The Chemical Sciences, Geosciences, and Biosciences (CSGB) program at ORNL focuses on world -leading discovery science to understand how functional architectures and local environments control selective chemical transformations and physical processes over multiple length and time scales in natural and synthetic systems.
These programs are all bound together by four synergistic research themes focused on chemistry at complex interfaces, reaction pathways in diverse environments, chemistry in aqueous environments, and ultrafast chemistry. Crosscutting themes focus on Solvation/local environment, molecular and ion transport, selectivity, and stimuli responsive. Cross-cutting tools include ultrafast and quantum spectroscopy, neutron scattering, integrated theory, modeling and simulation (high performance computing), precise organic and polymer synthesis and data science. The CSGB program is also a leader in the application of neutron scattering methods to scientific problems in geoscience, separations, catalysis, and interfacial science and contributes neutron scattering expertise to all four externally led EFRCs. The program also takes full advantage of user facilities at ORNL, including CNMS, SNS, HFIR, and the OLCF as well as resources at other user facilities (APS, NSLS-II, and LCLS). This section highlights the accomplishment of ORNL staff in the CSGB program.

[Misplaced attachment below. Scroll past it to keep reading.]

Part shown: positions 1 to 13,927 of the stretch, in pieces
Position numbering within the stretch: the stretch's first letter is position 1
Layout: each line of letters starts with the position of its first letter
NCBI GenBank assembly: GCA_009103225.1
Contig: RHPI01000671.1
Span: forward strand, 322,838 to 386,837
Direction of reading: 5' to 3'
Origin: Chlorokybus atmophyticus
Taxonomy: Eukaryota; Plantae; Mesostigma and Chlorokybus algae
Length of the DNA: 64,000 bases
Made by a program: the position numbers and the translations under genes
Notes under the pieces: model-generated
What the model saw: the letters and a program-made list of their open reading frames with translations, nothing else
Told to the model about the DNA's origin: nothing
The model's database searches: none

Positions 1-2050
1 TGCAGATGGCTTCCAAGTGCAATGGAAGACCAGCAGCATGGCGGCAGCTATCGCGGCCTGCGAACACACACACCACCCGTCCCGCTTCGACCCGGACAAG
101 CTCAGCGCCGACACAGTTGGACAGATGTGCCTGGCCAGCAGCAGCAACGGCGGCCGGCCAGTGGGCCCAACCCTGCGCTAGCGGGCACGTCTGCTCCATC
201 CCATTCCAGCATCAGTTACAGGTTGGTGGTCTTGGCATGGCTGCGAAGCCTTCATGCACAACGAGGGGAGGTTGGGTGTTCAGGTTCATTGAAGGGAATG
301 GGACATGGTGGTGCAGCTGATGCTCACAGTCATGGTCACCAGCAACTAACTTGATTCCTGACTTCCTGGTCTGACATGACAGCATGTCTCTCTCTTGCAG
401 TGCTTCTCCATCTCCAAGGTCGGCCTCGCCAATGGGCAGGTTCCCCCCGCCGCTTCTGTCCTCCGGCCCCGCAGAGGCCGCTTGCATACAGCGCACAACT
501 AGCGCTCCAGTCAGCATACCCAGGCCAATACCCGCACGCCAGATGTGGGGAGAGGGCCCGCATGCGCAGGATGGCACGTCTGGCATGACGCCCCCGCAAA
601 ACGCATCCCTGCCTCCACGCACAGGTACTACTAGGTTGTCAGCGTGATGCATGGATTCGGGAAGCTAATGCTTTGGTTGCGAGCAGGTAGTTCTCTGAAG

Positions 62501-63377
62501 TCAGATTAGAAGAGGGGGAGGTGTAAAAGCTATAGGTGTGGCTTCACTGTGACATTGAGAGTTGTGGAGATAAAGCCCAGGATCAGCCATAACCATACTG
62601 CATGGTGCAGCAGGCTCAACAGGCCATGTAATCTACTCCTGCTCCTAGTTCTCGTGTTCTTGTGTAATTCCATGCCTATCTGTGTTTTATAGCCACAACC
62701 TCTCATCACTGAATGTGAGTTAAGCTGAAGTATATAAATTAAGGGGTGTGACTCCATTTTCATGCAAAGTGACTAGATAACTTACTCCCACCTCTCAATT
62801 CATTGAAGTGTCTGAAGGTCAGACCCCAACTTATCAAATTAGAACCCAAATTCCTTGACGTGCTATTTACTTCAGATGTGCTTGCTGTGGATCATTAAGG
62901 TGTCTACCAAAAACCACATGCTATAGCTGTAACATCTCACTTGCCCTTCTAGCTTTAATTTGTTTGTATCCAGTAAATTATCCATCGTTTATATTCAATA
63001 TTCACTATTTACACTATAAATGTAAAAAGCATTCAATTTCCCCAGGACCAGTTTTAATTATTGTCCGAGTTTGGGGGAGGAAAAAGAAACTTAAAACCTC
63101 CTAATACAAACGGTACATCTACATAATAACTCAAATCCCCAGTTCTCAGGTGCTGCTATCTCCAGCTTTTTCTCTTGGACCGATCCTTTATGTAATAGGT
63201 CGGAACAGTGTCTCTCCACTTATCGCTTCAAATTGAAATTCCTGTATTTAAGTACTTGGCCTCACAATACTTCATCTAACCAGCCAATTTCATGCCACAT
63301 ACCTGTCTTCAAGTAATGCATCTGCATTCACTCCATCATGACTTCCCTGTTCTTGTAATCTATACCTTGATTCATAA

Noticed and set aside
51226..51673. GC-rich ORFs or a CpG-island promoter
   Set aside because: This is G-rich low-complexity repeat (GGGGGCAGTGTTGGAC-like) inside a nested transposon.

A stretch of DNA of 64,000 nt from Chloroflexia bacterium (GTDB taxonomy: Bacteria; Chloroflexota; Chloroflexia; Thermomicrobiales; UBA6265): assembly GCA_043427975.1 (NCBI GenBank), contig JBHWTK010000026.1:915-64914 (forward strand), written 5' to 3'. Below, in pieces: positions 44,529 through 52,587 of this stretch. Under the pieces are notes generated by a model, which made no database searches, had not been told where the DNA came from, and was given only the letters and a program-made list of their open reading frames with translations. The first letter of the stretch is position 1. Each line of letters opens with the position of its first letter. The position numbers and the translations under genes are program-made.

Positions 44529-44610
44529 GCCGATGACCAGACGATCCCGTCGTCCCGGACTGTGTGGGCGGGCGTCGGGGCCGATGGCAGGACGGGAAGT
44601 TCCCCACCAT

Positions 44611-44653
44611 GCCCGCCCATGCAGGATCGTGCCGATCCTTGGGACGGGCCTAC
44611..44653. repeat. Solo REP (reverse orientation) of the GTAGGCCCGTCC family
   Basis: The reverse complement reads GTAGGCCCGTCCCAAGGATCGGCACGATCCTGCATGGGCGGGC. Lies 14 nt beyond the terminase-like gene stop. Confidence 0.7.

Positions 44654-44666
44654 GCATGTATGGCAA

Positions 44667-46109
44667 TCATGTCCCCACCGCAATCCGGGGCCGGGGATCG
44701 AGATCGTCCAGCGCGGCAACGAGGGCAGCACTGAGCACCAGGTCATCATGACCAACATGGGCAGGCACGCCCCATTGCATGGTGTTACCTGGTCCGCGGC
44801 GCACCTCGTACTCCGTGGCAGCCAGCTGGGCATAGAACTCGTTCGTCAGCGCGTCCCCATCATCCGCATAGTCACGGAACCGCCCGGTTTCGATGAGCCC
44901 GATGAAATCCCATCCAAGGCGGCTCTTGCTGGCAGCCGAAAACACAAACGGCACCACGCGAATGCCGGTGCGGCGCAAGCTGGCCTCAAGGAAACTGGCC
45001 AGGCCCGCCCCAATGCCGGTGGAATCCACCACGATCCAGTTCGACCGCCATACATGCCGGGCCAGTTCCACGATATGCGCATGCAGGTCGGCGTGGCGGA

The CSGB Program at ORNL also provides leadership to one Energy Frontier Research Center (EFRC), the Fluid Interface Reactions, Structures and Transport (FIRST) Center, which was renewed in 2018, and contributes to six other EFRCs:
- the Center for Understanding and Control of Acid Gas-inducing Evolution of Materials (UNCAGE-ME), led by Georgia Institute of Technology (renewed in 2018);
- the Molten Salts in Extreme Environments (MSEE), led by Brookhaven National Laboratory (new in 2018);
- the Center for Lignocellulose Structure and Formation (CLSF), led by Penn State (renewed in 2018);
- Interfacial Dynamics in Radioactive Environments and Materials (IDREAM), led by Pacific Northwest National Laboratory (renewed 2020);
- the Center for 3D Ferroelectric Microelectronics, led by The Pennsylvania State University (funded in 2020); and
- the Center for Plastics Innovation (CPI), led by the University of Delaware (funded in 2020)